Respecting the Mystery of God

“This was the appearance of the likeness of the glory of the Lord.” – Ezekiel 1:28b

Bill Holladay, my former Old Testament professor in seminary, liked to remind his students of the modesty of the descriptions of God in the Bible. For example, the passage above never comes right out and pictures God. Rather Ezekiel describes “something about” God that is several steps removed. Notice that it is not “the appearance” of God, nor “the likeness” of God, not even “the glory” of God. Instead the prophet says, “This was the appearance of the likeness of the glory” of God.

Even though Ezekiel had just described an extraordinary (and wild) vision he didn’t want to claim too much in describing God. He stretched human language about as far as it can go while still respecting the essential mystery of God.

Bill Holladay died recently so I pulled one of his books off my shelf and I came across this little gem: “It would not be too extreme to say that studying theology is learning how to say the least wrong thing about God.”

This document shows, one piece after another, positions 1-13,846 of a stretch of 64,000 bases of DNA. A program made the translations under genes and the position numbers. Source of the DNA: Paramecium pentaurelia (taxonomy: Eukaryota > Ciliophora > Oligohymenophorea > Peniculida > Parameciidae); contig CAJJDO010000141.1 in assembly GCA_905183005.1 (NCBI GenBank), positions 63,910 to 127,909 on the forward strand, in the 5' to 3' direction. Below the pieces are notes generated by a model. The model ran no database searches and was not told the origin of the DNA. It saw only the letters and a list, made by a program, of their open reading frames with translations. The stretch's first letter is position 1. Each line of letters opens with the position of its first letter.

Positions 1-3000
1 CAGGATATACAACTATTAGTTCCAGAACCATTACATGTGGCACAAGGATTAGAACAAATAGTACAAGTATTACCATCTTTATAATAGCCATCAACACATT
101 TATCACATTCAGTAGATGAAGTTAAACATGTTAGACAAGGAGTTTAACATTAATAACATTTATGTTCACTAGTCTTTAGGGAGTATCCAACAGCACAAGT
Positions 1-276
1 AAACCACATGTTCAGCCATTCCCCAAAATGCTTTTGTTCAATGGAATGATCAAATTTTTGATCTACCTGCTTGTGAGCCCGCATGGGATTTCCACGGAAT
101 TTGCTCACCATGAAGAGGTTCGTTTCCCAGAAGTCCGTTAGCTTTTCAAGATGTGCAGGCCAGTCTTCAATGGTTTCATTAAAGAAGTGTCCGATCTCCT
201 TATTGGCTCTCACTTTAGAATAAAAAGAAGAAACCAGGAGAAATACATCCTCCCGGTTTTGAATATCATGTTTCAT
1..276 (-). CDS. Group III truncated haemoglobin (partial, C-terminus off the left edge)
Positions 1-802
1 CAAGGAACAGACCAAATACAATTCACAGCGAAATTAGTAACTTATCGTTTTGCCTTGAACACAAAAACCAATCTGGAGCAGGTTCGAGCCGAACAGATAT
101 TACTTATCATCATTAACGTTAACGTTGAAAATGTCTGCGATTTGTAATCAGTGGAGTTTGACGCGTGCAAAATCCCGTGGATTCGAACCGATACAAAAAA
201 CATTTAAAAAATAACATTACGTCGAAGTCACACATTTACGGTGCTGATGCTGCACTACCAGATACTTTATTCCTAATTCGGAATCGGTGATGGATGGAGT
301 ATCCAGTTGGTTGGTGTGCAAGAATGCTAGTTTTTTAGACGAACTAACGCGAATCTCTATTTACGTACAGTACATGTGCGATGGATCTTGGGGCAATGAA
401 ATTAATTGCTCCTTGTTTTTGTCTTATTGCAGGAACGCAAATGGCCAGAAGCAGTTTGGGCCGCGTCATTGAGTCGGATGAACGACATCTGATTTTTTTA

The wisdom of maintaining this modesty in our claims about God respects the mystery of God, whose vast eternity is beyond even our best human comprehension.


Glorious God, help us always to love you, but to never claim to know more about you than we should. We thank you for the glimpses of your Divine nature you have given to us, especially in Jesus, in whose name we pray.

ddRickFloyd2013.jpgAbout the Author
Richard L. Floyd is Pastor Emeritus of First Church of Christ (UCC) in Pittsfield, Massachusetts. A writer and author, his most recent publications are Romans, Parts 1 and 2 (with Michael S. Bennett), new titles in the “Listen Up!” Bible Study Series. He blogs at